March 5 marked the 50th anniversary of the Treaty on the Non-Proliferation of Nuclear Weapons (NPT) going into force.
Why it matters: While the number of atomic warheads in the world has fallen considerably since the darkest days of the Cold War, the club of nuclear-armed countries has expanded. With countries including the U.S. updating their nuclear arsenals and arms control treaties in danger of collapsing, many experts believe the risk of nuclear conflict is rising.
White House national security adviser Robert O'Brien tells Axios that the Trump administration has "reached out to the North Koreans" to ask them to resume diplomacy that has been all but dead since October.
Driving the news: O'Brien sat down with Axios at the Eisenhower Executive Office Building on Friday to talk about a range of national security challenges at the start of a new year.
North Korean leader Kim Jong-un said in a New Year's speech that his country would abandon a self-imposed moratorium on testing nuclear weapons and long-range ballistic missiles, declaring that there "will never be denuclearization on the Korean peninsula" unless the U.S. drops its "hostile" policies, according to state media.
Why it matters: North Korea has not conducted a nuclear or long-range missile test in more than two years, hoping for a breakthrough in negotiations spurred by Kim's friendly personal relationship with President Trump, according to the New York Times. Trump has often touted this moratorium as a diplomatic achievement.
North Korea's leader Kim Jong-un said during a meeting of the ruling Workers' Party Sunday that "positive and offensive measures" are needed to protect the country’s security and sovereignty, the state-run news agency KCNA reports.
Why it matters: Kim said in October that the U.S. had until the end of the year to propose new concessions in negotiations over North Korea's nuclear arsenal and warned the U.S. to not ignore the deadline.
President Trump on Tuesday dismissed North Korea's threat of a "Christmas gift" for the U.S., saying the military would “deal with it very successfully," Reuters reports.
Why it matters: North Korea's leader Kim Jong-un said in October that the U.S. had until year’s end to propose new concessions in talks over his country’s nuclear arsenal and warned the U.S. to not ignore the deadline.
Satellite imagery now confirms the construction of a new structure this month at a factory, near Pyongyang, where North Korea manufactures military trucks used as mobile launchers for long-range missiles.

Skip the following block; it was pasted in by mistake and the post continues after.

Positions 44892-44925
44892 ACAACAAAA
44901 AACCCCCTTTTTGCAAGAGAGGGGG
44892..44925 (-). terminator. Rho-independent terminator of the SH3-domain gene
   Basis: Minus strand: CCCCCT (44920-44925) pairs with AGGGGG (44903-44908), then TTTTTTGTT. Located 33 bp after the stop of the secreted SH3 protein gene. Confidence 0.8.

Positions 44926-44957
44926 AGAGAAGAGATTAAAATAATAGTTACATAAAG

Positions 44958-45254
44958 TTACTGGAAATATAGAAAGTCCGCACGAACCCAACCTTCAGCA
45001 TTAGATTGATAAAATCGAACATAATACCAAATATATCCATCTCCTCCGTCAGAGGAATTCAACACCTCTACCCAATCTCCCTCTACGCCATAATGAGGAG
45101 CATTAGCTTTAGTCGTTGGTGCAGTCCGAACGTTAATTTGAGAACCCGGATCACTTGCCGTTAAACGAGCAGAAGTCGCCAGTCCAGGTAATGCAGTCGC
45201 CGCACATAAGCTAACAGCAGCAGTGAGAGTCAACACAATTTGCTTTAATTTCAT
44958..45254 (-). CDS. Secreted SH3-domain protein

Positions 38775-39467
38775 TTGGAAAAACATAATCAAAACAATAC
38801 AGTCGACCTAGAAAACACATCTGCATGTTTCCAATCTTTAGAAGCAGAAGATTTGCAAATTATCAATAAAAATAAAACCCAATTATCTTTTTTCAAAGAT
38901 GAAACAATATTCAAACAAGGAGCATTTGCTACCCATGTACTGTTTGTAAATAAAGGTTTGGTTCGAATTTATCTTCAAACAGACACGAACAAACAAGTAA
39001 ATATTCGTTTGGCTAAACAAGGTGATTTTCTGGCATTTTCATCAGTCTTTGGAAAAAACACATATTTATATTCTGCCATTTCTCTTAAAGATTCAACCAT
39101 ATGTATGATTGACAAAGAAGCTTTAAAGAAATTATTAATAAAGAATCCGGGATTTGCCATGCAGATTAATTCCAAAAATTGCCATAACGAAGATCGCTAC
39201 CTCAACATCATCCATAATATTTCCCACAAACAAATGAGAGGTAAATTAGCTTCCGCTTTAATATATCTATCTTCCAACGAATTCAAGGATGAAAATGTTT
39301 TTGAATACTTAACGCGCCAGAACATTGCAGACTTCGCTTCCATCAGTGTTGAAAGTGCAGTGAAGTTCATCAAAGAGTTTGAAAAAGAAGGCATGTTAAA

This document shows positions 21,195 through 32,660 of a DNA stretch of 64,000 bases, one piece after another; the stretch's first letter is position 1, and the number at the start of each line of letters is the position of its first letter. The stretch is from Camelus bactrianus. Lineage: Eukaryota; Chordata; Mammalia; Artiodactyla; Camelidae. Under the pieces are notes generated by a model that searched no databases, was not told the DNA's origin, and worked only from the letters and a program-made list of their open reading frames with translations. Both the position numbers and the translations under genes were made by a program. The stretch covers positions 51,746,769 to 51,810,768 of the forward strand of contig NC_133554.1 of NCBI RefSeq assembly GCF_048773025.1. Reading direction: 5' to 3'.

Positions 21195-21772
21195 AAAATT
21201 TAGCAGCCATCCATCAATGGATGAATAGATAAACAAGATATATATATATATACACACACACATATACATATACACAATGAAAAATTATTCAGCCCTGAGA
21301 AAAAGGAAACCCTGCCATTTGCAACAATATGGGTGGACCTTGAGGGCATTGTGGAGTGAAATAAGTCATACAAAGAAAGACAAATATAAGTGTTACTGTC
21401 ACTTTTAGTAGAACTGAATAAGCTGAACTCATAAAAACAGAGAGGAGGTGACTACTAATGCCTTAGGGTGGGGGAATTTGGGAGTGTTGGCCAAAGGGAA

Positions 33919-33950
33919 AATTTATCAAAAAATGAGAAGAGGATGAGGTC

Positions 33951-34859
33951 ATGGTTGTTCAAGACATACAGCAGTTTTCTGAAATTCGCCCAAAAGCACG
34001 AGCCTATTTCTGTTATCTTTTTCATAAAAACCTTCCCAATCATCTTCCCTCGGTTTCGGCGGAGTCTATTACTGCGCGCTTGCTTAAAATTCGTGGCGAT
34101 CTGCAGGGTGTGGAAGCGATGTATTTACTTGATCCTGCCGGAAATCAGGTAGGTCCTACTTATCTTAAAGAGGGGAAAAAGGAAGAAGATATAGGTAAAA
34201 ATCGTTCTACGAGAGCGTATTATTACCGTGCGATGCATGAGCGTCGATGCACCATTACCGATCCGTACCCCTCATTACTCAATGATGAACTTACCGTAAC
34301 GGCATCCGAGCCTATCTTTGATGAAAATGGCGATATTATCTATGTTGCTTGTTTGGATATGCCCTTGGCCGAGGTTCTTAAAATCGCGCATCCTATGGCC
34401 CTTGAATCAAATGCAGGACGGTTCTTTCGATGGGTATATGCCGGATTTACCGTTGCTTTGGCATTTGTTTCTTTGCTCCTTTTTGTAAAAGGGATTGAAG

Why it matters, from AP: North Korea has warned that what “Christmas gift” it gives the U.S. depends on what action Washington takes.
North Korea has begun fresh work at a factory involved in the development and production of intercontinental ballistic missile launchers, per satellite images shared by Jeffrey Lewis, director of the East Asia Nonproliferation Program at the Middlebury Institute of International Studies.
Why it matters: Lewis said on Saturday that Pyongyang is expanding work at the March 16 Factory in Pyongsong, where North Korean leader Kim Jong-un "watched preparations" for the 2017 test of the Hwasong-15 missile, which was theoretically capable of reaching the U.S. mainland.
North Korea said on Saturday that it carried out another satellite launch test near the Chinese border, and that the unspecified test "would help bolster the country's nuclear deterrent," the Washington Post reports.
Why it matters: The reported test was conducted Friday evening — making it the second North Korean satellite launch in less than a week, state news agency KCNA said, per Reuters
In a Sunday tweet, President Trump doubled down on an argument that North Korea should not take denuclearization talks off the table — as the country stated it would on Saturday — because it could be seen as interfering in the upcoming presidential election.
What he's saying: "Kim Jong Un is too smart and has far too much to lose, everything actually, if he acts in a hostile way," Trump tweeted. "He signed a strong Denuclearization Agreement with me in Singapore. He does not want to void his special relationship with the President of the United States or interfere with the U.S. Presidential Election in November."
North Korea insisted that denuclearization has "already gone out of the negotiating table" on Saturday, in a statement from the country's ambassador to the United Nations.
The big picture: Denuclearization talks between the two countries have not achieved anything concrete since President Trump and Kim Jong-un signed a four-point peace plan last year — which was vague on the process of denuclearization.